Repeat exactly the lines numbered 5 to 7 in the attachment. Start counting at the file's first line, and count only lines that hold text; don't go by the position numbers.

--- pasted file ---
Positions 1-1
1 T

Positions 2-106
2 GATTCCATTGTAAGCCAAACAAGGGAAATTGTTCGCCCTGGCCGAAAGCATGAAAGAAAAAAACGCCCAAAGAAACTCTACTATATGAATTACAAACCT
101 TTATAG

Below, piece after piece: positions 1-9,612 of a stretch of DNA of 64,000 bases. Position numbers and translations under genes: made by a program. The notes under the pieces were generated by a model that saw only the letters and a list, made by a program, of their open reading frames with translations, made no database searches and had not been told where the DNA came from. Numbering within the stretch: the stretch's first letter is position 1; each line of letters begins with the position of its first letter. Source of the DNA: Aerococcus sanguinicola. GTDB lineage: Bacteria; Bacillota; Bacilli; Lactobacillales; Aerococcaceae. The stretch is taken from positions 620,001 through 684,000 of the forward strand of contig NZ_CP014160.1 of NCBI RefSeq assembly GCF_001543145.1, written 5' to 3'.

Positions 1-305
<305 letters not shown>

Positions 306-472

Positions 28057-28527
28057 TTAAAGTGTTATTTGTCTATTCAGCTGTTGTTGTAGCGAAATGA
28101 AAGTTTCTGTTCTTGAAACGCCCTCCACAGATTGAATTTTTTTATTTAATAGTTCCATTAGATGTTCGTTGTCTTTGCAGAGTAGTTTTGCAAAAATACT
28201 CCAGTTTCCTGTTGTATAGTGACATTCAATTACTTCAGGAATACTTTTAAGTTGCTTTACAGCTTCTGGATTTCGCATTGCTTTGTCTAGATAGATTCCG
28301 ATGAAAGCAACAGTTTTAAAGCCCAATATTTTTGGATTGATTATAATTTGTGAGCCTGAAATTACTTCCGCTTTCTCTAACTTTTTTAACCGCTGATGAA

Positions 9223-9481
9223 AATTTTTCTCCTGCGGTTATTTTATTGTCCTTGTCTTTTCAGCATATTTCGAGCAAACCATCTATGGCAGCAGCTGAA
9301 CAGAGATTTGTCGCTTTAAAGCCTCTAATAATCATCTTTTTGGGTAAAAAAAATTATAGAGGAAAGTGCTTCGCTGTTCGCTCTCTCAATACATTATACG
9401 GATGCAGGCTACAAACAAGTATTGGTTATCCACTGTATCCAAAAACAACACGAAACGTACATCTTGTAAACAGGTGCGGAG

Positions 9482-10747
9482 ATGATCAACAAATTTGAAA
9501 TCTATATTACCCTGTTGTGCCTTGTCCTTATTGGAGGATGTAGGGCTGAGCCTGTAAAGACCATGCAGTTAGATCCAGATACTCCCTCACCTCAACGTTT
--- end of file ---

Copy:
101 TTATAG

Below, piece after piece: positions 1-9,612 of a stretch of DNA of 64,000 bases. Position numbers and translations under genes: made by a program. The notes under the pieces were generated by a model that saw only the letters and a list, made by a program, of their open reading frames with translations, made no database searches and had not been told where the DNA came from. Numbering within the stretch: the stretch's first letter is position 1; each line of letters begins with the position of its first letter. Source of the DNA: Aerococcus sanguinicola. GTDB lineage: Bacteria; Bacillota; Bacilli; Lactobacillales; Aerococcaceae. The stretch is taken from positions 620,001 through 684,000 of the forward strand of contig NZ_CP014160.1 of NCBI RefSeq assembly GCF_001543145.1, written 5' to 3'.

Positions 1-305